Why is this useful? Well, certain types of built-in functions expect input of a certain type. Additionally, certain types of object properties must be presented in a specific format. 8 is an integer, while "8" is a string. They will both appear identically when you echo them or display them in a MessageBox, but they are very different. Refer to Part 2 for an example of Active Directory properties of users and the types of value they expect to be passed.
MYTH 2. ALL VARIABLES MUST BE SET TO NOTHING AT THE END OF THE PROGRAM
This is a hold-over from days of old, in programming languages like C, C++, and many others. The reason for it is that these older (and more complex) languages did NOT have automatic garbage collection. WSH (Windows Script Host, the interpreter that runs VB Scripts) DOES. Let me repeat that. WINDOWS SCRIPT HOST HAS AUTOMATIC GARBAGE COLLECTION. What does that mean? Well.. Have you ever noticed how when you freshly reboot your computer it runs better for a while, until it's been running for a few days again? Have you ever heard a friend or co-worker use the term "Memory Leak"? That's exactly what it is.
I remember being in college (I was a CS major), sitting in my first semester C++ class. The teacher was explaining about memory leaks. Essentially, what happens is this: When you create a variable in C++, it grabs a piece of memory large enough to hold the data that you said that variable would hold. This is done with the constructor. Now, when the program terminates, the destructor has to be called to release that memory back to the computer. If this does not happen, then when the program terminates, (since C++ can directly access the computer's memory,) the memory will not be "released", and the operating system will not use it, nor will it allow another program to access it as it thinks the program is still using it.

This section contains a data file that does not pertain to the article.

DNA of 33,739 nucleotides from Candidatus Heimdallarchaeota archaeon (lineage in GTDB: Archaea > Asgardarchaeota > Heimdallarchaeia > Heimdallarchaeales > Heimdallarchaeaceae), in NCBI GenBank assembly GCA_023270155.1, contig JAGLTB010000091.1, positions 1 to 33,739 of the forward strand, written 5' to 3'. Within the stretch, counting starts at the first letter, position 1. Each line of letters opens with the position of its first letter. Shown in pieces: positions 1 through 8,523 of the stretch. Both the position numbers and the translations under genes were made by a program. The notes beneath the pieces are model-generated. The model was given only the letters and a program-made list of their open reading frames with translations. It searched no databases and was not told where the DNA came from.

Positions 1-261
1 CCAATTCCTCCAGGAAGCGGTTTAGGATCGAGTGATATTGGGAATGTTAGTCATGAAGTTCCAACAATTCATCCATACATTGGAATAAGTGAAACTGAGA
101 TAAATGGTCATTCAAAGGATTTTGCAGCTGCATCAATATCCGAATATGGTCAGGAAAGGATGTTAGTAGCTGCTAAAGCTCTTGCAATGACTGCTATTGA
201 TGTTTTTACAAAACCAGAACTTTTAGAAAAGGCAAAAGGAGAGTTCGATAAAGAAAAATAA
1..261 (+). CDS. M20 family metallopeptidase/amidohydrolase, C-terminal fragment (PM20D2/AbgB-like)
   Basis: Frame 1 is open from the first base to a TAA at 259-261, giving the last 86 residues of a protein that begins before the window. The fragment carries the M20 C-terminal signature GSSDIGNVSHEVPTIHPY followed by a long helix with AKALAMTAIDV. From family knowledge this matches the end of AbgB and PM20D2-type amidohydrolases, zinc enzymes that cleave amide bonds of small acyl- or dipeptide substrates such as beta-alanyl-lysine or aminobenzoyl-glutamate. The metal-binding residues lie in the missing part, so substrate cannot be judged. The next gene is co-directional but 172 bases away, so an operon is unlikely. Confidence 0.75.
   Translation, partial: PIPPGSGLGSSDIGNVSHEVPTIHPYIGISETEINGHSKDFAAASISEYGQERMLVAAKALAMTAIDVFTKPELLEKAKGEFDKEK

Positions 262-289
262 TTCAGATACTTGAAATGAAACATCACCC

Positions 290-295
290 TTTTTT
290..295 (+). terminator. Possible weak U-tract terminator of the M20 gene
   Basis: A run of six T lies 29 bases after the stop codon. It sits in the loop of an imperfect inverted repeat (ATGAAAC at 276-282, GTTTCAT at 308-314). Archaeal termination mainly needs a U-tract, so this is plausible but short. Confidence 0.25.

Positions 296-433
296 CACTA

Picture it as returning a library book without checking it back in. The resource is physically in the building, but the computer shows that it is not available, so no one will go to look for it. If you have 128MB of memory, but your program consumes 2MB and never releases it, then after running it 14 times, you are down to 100MB of usable memory. When you reboot the computer, the "reservations" in the OS that are holding that memory are released, and so all 128MB is once again available.
WSH does this automatically for you. It keeps track of every variable that is created, and when the script terminates, before WSH destroys the environment, it releases all handles on system memory. As such, the use of
Set blahblah = Nothing
is not necessary in VBS. The only thing it does is make your code longer and waste precious keystrokes.